Our greatest success may be in an area that all agreed was more likely to occur in year 2 or 3. A number of our efforts like using LibGuides, use of our standard writing rubric, changes to the rubric and scoring sessions for the College Writing Exam have moved beyond our writing-intensive courses to the college community with very little prompting from us.
I have a few new projects starting in January including some presentations and conferences to prep for, and helping out with another grant that PCCC acquired for science, technology, engineering and math (STEM).
Monday, December 29. 2008
People search because they want to know about things. Curiosity is generally a good thing, especially in the education world. The people who work at search companies are also curious - about what we are curious about.
If you read any of these searched names or terms and shake your head and say "Huh? Who or what is that?" then you had better do a search on it yourself right now, or take the risk of feeling left out at that New Year's Eve party. I can carry on a reasonably decent conversation now about Boyd and American hot rods or Brad Renfro's filmography. I have to say that those will probably be better conversation starters than explaining how to create a custom theme in Moodle!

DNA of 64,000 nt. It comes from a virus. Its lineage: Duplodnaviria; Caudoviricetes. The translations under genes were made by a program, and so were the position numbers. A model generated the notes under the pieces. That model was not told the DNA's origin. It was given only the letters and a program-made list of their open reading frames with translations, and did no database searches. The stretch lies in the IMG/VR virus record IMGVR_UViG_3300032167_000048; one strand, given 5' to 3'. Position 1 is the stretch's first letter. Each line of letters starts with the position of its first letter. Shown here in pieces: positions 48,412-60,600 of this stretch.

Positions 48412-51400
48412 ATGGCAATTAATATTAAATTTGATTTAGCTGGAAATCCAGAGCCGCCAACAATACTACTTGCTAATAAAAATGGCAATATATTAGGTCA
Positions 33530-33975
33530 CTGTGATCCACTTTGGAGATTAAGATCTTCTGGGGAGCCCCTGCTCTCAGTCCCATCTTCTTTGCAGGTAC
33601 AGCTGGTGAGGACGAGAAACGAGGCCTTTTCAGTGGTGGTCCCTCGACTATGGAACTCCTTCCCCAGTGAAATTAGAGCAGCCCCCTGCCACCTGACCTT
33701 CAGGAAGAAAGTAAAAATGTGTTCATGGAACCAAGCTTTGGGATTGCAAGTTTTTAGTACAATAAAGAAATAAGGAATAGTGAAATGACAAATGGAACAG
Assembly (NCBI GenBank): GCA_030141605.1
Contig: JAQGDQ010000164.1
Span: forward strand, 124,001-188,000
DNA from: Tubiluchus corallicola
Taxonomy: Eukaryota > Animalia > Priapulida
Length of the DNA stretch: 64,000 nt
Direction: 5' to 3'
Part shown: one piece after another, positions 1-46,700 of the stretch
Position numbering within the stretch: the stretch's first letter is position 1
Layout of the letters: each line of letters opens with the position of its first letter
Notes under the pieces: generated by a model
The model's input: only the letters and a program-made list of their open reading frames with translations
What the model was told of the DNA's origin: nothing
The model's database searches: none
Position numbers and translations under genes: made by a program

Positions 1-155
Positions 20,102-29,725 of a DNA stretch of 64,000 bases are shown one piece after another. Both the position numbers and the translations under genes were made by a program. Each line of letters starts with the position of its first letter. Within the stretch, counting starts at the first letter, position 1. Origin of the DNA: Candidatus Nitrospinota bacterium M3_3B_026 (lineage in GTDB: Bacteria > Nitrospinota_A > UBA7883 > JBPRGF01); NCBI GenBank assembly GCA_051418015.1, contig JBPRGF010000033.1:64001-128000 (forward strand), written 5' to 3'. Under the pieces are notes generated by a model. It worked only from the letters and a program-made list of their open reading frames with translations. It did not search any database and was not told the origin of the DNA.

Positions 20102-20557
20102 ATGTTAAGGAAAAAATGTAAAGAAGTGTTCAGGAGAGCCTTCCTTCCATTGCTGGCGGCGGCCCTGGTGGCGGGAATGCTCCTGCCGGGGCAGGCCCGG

What are the two big global search trends? Socializing and politics. Social networks are 4 of the top 10 global fastest-rising queries. Our two-year long U.S. election had search action around the globe. Sarah Palin lost in the election, but won as the fastest-rising query on their global list. (Obama was #6)
I can't explain why in Poland, the #5 term was "Jozin z Bazin." The Google Blog told me that it's an old 1978 Czech song that roughly translates to, "Joe of the Swamp" and that it was a sensation on YouTube, - but, as Yoda might say, explain it I cannot. Try humming a few bars as you approach someone at the bar...
Here are some results: